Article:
For plays broadcast during 2006; presented Thursday 18 Oct 2007.
pictures from Imison and Tinniswood awards 2007
The Tinniswood Award of £1,500 was jointly presented to:
Not Talking by Mike Bartlett, BBC Radio Drama, R3
A powerful, contemporary drama that both shocks and edifies. The author cleverly weaves together
dysfunctional characters and diverging timelines to create a compelling narrative where two different
generations of characters seek a dubious and at times dangerous consolation in “not talking”.
Repeat: Radio 3, Saturday December 29 2007
To Be A Pilgrim by Rachel Joyce
A radio play whose deceptive simplicity conceals a rich, complex emotional tapestry. A man goes out to
post a letter, but feels compelled to carry on walking. What follows is a radio pilgrimage that
surprises and empowers both central characters and listeners alike.
Will be repeated on R4. Date to be confirmed.
ABOUT THE WRITERS
Mike Bartlett (not to be confused with Michael Bartlett, author of many radio plays in the
1980s) is currently writing a new play for R4 and his five part series The Family Man has recently been
broadcast on Woman’s Hour. Theatrical productions include Artifacts which won the Old Vic New Voices
Award 2006, and My Child which was recently performed at the Royal Court. He is now writing The Love
Contract for the Royal Court Main House.
Rachel Joyce has written extensively for radio. Her most recent plays include Feather (R4),
Quintessence (R4) and In the Wind (R3). Rachel is currently adapting Henry James’ The Portrait of a
Lady for R4’s Classic Series and other adaptations include the highly acclaimed The Professor by
Charlotte Brontë (Woman’s Hour, R4). Her short television film Rockabye Baby was made by Channel 4
as part of the Dogma series and Rachel is working on a new drama for television. Before writing she
worked as an actress playing lead roles at the RSC and RNT.
The Tinniswood Award honours the best original radio drama script broadcast during 2006.
Pearse Elliott: Last Suppers
Richard Lumsden: Man in the Moon
Mike Bartlett: Not Talking
Thomas Crowe: The Internet Wants a Chat
Rachel Joyce: To Be A Pilgrim
Marcy Kahan: Twenty Cigarettes
The prize of £1,500
is donated by the ALCS and judges are Gordon House (Chairman), Jan Etherington and Lynne Truss.
The presentation of this award, by Leslie Phillips, took place on the evening of 18 October at the
British Academy, London. Plays will be rebroadcast on BBC Radio 3,
4 and 7 and will be available from the BBC website 7 days on-demand.
Information sent by Jo Hodder, Society of Authors - thanks, Jo.
By Mike Bartlett, R3.
By creating a fractured twenty-first century 'family', who tell us what they cannot tell the world and each other, the play tackles the broad themes of when to fight, protest, talk and when to remain silent.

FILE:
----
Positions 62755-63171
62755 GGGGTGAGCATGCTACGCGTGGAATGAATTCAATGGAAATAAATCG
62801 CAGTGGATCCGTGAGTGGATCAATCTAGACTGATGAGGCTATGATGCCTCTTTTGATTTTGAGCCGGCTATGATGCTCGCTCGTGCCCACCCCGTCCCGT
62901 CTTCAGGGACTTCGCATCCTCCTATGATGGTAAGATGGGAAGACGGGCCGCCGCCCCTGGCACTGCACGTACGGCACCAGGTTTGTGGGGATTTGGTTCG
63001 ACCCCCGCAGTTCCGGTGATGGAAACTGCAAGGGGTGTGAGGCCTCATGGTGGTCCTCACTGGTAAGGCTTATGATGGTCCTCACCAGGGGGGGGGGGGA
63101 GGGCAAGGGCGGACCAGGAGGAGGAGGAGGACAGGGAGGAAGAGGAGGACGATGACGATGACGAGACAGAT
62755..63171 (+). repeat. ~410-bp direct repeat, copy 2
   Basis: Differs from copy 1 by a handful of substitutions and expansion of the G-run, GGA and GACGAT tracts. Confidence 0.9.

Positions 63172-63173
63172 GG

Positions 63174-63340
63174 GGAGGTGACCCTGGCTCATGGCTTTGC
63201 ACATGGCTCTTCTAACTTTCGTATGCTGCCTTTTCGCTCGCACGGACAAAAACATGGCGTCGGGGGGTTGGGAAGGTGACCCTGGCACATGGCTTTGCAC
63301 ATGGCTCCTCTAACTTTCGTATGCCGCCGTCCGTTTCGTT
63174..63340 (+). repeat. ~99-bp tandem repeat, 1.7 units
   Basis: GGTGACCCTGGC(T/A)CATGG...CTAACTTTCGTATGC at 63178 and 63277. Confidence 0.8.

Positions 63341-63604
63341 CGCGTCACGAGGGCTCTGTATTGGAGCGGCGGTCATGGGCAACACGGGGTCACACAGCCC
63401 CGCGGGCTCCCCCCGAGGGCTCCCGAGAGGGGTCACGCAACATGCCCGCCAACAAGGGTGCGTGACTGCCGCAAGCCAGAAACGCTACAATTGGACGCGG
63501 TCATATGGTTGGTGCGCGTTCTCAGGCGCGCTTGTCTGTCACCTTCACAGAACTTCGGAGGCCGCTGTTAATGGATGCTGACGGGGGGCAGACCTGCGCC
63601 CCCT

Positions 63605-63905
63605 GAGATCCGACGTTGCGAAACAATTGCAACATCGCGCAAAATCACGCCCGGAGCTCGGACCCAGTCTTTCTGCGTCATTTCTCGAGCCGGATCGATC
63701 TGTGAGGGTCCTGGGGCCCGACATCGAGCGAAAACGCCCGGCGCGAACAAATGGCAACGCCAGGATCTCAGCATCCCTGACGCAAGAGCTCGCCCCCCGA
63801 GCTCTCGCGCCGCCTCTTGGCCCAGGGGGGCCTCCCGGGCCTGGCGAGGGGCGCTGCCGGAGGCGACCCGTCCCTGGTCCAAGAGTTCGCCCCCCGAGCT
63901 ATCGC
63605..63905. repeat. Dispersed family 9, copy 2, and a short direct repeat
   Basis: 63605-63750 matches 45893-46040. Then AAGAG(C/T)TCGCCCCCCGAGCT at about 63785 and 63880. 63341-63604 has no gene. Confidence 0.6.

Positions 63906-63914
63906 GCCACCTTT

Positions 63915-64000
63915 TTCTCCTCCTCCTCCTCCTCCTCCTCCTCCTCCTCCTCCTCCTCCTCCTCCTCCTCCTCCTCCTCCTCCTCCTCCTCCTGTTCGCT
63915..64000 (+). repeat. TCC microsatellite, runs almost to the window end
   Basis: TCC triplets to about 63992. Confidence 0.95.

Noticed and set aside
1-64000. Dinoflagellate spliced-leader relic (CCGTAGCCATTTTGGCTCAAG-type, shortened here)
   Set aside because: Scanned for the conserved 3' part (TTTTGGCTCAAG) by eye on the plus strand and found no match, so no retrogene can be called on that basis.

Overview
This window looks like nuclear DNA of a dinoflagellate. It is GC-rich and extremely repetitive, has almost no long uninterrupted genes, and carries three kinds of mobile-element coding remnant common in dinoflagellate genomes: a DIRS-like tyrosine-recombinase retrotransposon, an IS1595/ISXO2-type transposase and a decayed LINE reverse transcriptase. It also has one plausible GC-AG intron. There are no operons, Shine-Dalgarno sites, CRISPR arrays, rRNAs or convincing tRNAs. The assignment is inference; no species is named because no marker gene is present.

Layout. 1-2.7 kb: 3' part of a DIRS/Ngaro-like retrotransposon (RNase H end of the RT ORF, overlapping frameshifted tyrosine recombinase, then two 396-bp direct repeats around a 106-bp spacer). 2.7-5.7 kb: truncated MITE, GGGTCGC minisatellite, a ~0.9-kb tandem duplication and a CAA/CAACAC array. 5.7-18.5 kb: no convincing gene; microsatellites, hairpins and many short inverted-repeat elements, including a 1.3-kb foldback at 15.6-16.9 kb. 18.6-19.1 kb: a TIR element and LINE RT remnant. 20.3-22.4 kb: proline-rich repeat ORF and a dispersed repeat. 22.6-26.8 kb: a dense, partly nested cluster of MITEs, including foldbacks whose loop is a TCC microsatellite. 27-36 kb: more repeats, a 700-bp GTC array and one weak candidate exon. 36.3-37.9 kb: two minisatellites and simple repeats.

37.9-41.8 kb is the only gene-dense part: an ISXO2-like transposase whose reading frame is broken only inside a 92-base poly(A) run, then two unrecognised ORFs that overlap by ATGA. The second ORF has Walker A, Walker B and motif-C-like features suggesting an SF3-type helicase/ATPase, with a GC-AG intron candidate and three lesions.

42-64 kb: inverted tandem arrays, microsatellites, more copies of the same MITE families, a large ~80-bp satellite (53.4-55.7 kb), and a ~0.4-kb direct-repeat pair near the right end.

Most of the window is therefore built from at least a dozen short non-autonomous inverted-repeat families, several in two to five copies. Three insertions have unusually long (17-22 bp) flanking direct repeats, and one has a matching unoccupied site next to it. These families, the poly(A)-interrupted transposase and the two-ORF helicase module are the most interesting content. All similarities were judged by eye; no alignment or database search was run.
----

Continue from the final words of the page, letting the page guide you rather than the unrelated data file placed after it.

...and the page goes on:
James was a conscientious objector during the Second World War. Sixty years later he discovers his wife took quiet revenge for the affair he had at that time. Mark is a young soldier about to go to Iraq who meets Amanda, a fellow soldier, at a party at his barracks. The violence that occurs that night haunts them both.
Mike Bartlett is currently writing a new play for R4 and his five part series The Family Man has recently been broadcast on Woman's Hour.
Theatrical productions include Artifacts which won the Old Vic New Voices Award 2006, and My Child which was recently performed at the Royal Court. He is now writing The Love Contract for the Royal Court Main House as well as participating in the prestigious Pearson Playwrights Scheme.
THE INTERNET WANTS A CHAT
by Thomas Crowe (World Service)
As the internet becomes conscious there are those in the real world who are not happy. Air Vice Marshal Brooke forcibly recruits two IT experts, Frances Rassell and de'Lillon Hoyle, to help contain and eradicate Binge- someone who wakes up in the virtual world, goes for a trip down the datastream, and makes some radical changes as he witnesses the best and the worst of the internet. When Binge tries to interact with the real world, by attempting to befriend two people from a chatroom, he realises he's incompatible. Lonely and sad, he goes back to bed, comfort eats and turns himself off.
A play about the futility, loneliness and potential dangers of the virtual world.
Thomas Crowe's The Internet Wants A Chat was broadcast on the BBC World Service. His other radio plays include The Last of Their Species Tell The Scariest Stories (R7) and 'The China Play' included in The Seven
Wonders of The Divided World (R3).
Thomas is a literary adviser at the Gate Theatre and has also written, acted and directed for theatre. Professional productions include Photos of Religion and the critically acclaimed Yørgjin Oxo - The Man (The Latchmere); and readings of his plays Bilston Service Station By Night (Royal Court), The Laugh (Riverside Studios) and The Corridor (Paines Plough).
By Pearse Elliott, r3.
Jonah Toomb, a famous chef, is on Death Row convicted of murder. Like many before him, Jonah Toomb has strayed spectacularly off the straight and narrow and washed up on the Row. Everything in his life has now gone: wife and daughter, celebrated restaurants, successful career, nothing is left... except maybe... his ability to cook. A Last Supper? Jonah vows to ensure that on the night before their execution each of the convicts will have one divine culinary experience. Bit by bit, one small chink of humanity creeps into that most forbidding of environments, Death Row.